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Prior to understanding the Rúach HaKodesh, it's important to lay down the foundation as what a spirit is along with its origins.

     Through Scriptures, we come to learn that the Heavenly Father alone created all spirits and angelic beings. In fact, those who surround the Heavenly Father’s throne in the Celestial Tabernacle claim, “[…] you (i.e., Yahweh) created all things, and they exist because you created what you pleased” (Revelation 4:11, NLT). At least, this was the testimony that the twenty-four elders proclaimed as they laid their crowns before his throne. This testimony isn't any different from the testimony that the prophets themselves gave: “You (i.e., Yahweh) alone are Elohim of all the kingdoms of the earth. You alone created the heavens and the earth” (Isaiah 37:16, NLT). Just as well, Yeshua taught his disciples that the Ruach HaKodesh proceeds forth from the Heavenly Father: "26 But I will send you the Advocate—the Spirit of truth. The Spirit of truth will come to you from the Father and will testify all about me. 27 And you must also testify about me because you have been with me from the beginning of my ministry" (John 15:27, NLT).

     Some may want to argue the existence of another Creator, but the Bible is quite clear to speak to mention that “[…] the Elohim of Israel is no idol! He is the Creator of everything that exists, including Israel, his own special possession. Yahweh of Heaven’s Armies is His name!” (Jeremiah 10:16, NLT). Just as much as the Bible attributes Elohim with being the Creator of everything that exists, this doesn’t exclude the idea that Elohim himself created the Holy Spirit. Remember what the twenty-four elders declared? They declared, “[…] you Elohim created all things, and they exist because you created what you pleased” (Revelation 4:11, NLT). Just as much, the Bible reveals just exactly how these spiritual entities were created. It says, “Let every created being give praise to Yahweh, for he issued his command and they (i.e., every created being) came into being” (Psalm 148:5, NLT). Provided that Yahweh is the sole Creator of all that exists both in heaven and on earth, and given that the Ruach HaKodesh is also a spirit by its own right, we too say that Elohim created the Ruach HaKodesh when he first issued his command and uttered his first words.

PictureBreath or wind are nouns that best translate the Latin term "spiritus."     Whatexactlyis a spirit? The English term that we're so familiar with, spirit,is a transliteration of the Latin “spiritus” (OED 2017). It is a term that basically means breath, a word that is closely associated with another Latin term "spirare," meaning "to breathe." (OED 2017) In essence, the term spirit was meant to be understood as the breath or wind that enters and exits the human body.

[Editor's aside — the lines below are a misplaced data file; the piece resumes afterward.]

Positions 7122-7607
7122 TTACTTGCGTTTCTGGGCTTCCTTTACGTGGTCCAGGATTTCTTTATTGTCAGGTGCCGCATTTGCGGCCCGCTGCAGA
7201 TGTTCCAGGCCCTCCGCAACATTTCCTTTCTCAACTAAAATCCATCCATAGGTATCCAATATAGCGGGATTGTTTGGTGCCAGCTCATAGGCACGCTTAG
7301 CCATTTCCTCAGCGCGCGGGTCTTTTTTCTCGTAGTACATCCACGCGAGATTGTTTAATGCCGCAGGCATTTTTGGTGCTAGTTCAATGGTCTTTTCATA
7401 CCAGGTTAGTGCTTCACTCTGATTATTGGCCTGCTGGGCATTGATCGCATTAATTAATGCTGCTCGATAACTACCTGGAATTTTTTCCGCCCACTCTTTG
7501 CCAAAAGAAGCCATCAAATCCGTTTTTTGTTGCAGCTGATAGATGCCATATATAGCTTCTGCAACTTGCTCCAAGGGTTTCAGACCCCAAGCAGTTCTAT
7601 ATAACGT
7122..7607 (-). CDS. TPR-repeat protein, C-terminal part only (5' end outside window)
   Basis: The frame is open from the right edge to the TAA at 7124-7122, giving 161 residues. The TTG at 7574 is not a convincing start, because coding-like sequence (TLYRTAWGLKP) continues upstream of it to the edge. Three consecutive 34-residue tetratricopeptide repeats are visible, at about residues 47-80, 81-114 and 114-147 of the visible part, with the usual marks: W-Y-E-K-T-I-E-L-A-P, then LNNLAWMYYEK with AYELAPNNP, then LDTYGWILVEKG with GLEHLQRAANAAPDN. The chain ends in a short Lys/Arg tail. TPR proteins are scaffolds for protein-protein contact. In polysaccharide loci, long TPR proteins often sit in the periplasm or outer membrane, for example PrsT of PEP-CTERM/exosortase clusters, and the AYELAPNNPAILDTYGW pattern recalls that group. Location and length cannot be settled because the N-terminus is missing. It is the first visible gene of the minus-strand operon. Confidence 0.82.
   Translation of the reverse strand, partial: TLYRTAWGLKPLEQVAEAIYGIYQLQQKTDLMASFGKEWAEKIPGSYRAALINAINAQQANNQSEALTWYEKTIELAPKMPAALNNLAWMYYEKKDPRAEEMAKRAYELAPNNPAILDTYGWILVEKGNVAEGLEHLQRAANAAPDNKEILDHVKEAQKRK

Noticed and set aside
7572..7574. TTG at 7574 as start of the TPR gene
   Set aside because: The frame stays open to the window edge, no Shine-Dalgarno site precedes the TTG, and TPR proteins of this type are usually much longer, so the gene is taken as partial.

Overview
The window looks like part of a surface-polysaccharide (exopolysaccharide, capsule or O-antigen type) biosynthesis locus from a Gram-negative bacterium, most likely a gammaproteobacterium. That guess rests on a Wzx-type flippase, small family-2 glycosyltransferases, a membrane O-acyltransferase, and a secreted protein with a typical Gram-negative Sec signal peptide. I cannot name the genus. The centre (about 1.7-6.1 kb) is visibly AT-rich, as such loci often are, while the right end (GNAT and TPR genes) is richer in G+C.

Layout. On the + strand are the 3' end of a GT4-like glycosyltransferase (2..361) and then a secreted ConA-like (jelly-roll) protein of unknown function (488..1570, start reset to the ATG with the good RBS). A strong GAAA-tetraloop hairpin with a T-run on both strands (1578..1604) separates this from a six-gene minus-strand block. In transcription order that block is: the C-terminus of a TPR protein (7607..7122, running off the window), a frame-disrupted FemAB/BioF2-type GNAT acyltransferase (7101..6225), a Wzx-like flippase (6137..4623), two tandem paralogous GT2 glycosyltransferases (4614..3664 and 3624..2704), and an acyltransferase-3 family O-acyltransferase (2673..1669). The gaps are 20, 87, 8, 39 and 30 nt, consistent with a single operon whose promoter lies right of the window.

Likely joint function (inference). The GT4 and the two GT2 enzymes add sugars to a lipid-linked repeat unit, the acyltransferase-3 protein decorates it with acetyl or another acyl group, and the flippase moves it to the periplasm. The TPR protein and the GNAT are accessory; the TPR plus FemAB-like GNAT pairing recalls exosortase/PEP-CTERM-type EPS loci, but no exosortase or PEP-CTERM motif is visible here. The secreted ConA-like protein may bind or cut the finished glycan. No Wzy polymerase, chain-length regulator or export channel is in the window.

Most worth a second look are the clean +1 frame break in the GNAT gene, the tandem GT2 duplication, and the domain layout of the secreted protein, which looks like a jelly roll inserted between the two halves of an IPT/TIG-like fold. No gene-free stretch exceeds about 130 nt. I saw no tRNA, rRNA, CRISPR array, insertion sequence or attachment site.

To the modern native English speaker, this transliterated term seems to be rather vague and ambiguous. If this term was crossed-referenced with The Oxford English Dictionary, various different renderings give rise that are quite different from the original intent of any biblical language like Hebrew or Greek. In fact, the Oxford English Dictionary also provides native English speakers with alternative meanings to what a spirit may be even though these other renditions do not necessarily reflect the true linguistically intent of native Hebrew, Greek or Latin speakers.

      1 The non-physical part of a person which is the seat of emotions and character; the soul:
     1.1 The non-physical part of a person regarded as their true self and as capable of surviving physical death or separation:
      1.2 The non-physical part of a person manifested as an apparition after their death; a ghost:
      1.3 A supernatural being:

     In contrast to the initial definitions that The Oxford English Dictionary provides us, the etymology of the Latin root term is not dissimilar to the Hebrew context of the term ruach. In fact, the etymology of the Latin term form for “spiritus” (i.e., ’breath, wind', from spirare ‘breathe’) (OED 2017) is the exact same explanation that the Strong’s Concordance provides us with “[…] wind; by resemblance breath, i.e. a sensible (or even violent) exhalation” (Strong’s Concordance 2017). Once again, it’s important that our readers understand that Bible translators have oftentimes opted to render H3707 ????? (rúach) or G4151 ?????? (pneuma) more frequently than not as spirit as opposed to “wind” or “breath;” however, this does not mean that this is syntactically true in accordance to the biblical authors’ original intent.